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Preterm human milk macronutrient concentration is independent of gestational age at birth
  1. Jan Maly1,
  2. Iva Burianova2,3,
  3. Veronika Vitkova2,
  4. Eva Ticha1,
  5. Martina Navratilova1,
  6. Eva Cermakova4
  7. On behalf of PREMATURE MILK study group
    1. 1Department of Paediatrics, Division of Neonatology, Faculty of Medicine, Charles University, University Hospital Hradec Kralove, Hradec Kralove, Czech Republic
    2. 2Department of Neonatology, Thomayer Hospital, Prague, Czech Republic
    3. 3Department of Paediatrics, Second Faculty of Medicine, Charles University, Prague, Czech Republic
    4. 4Faculty of Medicine, Computer Technology Centre, Charles University, Hradec Kralove, Czech Republic
    1. Correspondence to Dr Jan Maly, Department of Paediatrics, Division of Neonatology, Faculty of Medicine Charles University, University Hospital in Hradec Kralove, Hradec Kralove 500 05, Czech Republic; malyj{at}lfhk.cuni.cz

    Abstract

    Objective To evaluate the amount of macronutrients in aggregate of human milk samples after preterm delivery during the first 2 months of lactation.

    Methods Analysis of the donated single milk samples, gained by complete emptying of the whole breast at the same daytime between 24+0 and 35+6 gestational age (GA), was designed as prospective observational cohort trial. Two milk samples were analysed every postnatal week up to the discharge from the hospital, week 9 or loss of lactation. 24-Hour milk collection was not done. Analysis was performed using the MIRIS Human Milk Analyser (MIRIS AB, Uppsala, Sweden).

    Results A set of 1917 human milk samples donated by 225 mothers after preterm labour was analysed. Group A (24–30 GA) contains 969 milk samples; group B (31–35 GA) contains 948 milk samples. No difference in milk composition between the groups was identified. Median of true protein content decreased from 1.6 g/dL in group A and 1.5 g/dL in group B in the first week of life, to 1.1 g/dL in both groups at the end of week 3, and then remained stable up to week 9. Content of carbohydrates and fat was stable during the whole observation, with interindividual differences.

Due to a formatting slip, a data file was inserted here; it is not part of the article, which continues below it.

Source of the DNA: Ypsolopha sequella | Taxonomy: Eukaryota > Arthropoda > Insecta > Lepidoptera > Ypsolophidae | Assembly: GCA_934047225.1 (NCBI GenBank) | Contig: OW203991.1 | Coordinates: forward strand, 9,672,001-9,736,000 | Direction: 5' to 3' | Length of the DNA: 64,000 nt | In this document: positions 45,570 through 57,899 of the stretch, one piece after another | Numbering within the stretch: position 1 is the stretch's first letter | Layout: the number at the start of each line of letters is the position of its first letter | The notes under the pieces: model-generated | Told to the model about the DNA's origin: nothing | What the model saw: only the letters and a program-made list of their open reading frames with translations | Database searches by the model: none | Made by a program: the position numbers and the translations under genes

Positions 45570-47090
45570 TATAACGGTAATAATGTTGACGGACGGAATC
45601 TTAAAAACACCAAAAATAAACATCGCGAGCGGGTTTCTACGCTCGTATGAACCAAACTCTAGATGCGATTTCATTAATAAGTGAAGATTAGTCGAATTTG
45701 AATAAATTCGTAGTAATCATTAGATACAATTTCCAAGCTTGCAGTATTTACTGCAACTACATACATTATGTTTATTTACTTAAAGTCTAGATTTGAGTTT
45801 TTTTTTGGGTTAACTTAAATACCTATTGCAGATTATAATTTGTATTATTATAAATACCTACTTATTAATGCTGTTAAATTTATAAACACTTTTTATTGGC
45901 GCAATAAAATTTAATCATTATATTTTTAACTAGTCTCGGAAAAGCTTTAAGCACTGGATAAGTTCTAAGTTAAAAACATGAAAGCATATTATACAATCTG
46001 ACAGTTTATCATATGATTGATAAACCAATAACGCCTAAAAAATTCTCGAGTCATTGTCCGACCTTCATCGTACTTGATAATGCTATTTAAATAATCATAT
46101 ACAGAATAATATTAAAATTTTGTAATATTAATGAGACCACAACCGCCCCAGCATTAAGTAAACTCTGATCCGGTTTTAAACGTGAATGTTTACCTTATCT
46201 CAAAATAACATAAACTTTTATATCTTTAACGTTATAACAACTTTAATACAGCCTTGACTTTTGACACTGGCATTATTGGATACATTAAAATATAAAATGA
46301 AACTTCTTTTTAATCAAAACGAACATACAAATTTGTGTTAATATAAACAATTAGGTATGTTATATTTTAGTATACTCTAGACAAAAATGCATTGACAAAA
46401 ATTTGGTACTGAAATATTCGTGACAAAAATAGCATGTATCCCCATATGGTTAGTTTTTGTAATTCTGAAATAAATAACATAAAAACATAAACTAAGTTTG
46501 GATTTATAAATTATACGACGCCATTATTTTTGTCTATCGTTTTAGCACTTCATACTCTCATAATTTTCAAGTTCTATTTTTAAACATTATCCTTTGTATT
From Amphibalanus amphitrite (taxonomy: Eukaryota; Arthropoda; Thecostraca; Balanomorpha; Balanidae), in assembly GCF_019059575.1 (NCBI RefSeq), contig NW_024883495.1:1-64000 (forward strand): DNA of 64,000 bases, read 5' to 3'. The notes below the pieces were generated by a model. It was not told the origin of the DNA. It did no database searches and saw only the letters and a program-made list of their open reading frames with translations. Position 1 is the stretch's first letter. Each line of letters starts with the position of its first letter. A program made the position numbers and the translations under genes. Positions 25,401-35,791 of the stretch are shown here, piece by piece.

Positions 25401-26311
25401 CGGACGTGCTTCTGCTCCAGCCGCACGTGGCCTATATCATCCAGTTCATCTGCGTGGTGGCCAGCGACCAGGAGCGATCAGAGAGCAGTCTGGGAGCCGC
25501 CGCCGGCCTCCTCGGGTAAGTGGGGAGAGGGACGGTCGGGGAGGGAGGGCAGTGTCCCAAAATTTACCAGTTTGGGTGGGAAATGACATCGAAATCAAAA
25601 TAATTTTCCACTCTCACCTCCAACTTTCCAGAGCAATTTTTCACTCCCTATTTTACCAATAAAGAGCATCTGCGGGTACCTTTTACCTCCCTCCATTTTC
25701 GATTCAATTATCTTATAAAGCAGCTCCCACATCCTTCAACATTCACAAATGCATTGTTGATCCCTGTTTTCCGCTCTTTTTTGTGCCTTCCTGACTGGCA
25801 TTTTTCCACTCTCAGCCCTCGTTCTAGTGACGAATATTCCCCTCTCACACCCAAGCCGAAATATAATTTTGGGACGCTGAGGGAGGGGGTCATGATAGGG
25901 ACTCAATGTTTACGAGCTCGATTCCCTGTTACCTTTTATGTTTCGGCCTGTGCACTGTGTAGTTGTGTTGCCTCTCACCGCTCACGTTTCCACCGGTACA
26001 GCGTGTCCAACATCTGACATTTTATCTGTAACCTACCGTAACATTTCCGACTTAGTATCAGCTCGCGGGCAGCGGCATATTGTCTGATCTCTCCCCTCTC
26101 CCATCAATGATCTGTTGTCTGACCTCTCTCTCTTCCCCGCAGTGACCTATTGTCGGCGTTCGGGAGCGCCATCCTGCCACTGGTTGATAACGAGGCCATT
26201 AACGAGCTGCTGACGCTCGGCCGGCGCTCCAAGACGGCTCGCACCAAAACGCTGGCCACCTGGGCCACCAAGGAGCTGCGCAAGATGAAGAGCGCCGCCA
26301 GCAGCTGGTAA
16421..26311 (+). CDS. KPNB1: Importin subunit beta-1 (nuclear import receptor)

Conclusion Human milk does not differ as a function of degree of prematurity. Protein content of preterm human milk is low and decreases during the first 3 weeks of lactation. Recommended daily protein intake cannot be achieved with routine fortification in majority of milk samples.

    • human milk
    • preterm birth
    • macronutrients

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    Footnotes

    • Contributors JM was primarily responsible for the study design, samples analysis, data analysis and interpretation, and drafted the final manuscript. IB was the coauthor of the study design; she was responsible for sample analysis, data analysis and interpretation, and manuscript preparation. VV, ET and MN were responsible for collecting the samples and analysis. EČ was responsible for statistical analysis.

    • Funding This work was supported by Nutricia a.s., Czech Republic, and PRVOUK programme P 37/12.

    • Competing interests None declared.

    • Ethics approval The study was approved by the Ethics Committee/Institutional Review Board of Charles University, Faculty of Medicine, Hradec Kralove, Czech Republic (reference number 2 01 312 S21 P).

    • Provenance and peer review Not commissioned; externally peer reviewed.

    • Collaborators K Borakova (Institute for Care of the Mother and Child, Prague, Czech Republic), T Brozova (Institute for Care of the Mother and Child, Prague, Czech Republic), L Kantor (Division of Neonatology, Palacky University, Faculty of Medicine and University Hospital, Olomouc, Czech Republic), J Kudlackova (Department of Neonatology, Thomayer Hospital, Prague, Czech Republic), T Matejek (Department of Paediatrics, Division of Neonatology, Charles University, Faculty of Medicine and University Hospital in Hradec Kralove, Czech Republic), M Panek (Division of Neonatology, Krajska zdravotni a.s., Usti nad Labem, Czech Republic), J Pankova (Division of Neonatology, Krajska zdravotni a.s., Usti nad Labem, Czech Republic), E Vokurkova (Department of Obstetrics and Gynaecology, Division of Neonatology, Charles University, First Faculty of Medicine, General University Hospital, Prague, Czech Republic), I Vranova (Division of Neonatology, Palacky University, Faculty of Medicine and University Hospital, Olomouc, Czech Republic) and B Zlatohlavkova (Department of Obstetrics and Gynaecology, Division of Neonatology, Charles University, First Faculty of Medicine, General University Hospital, Prague, Czech Republic).

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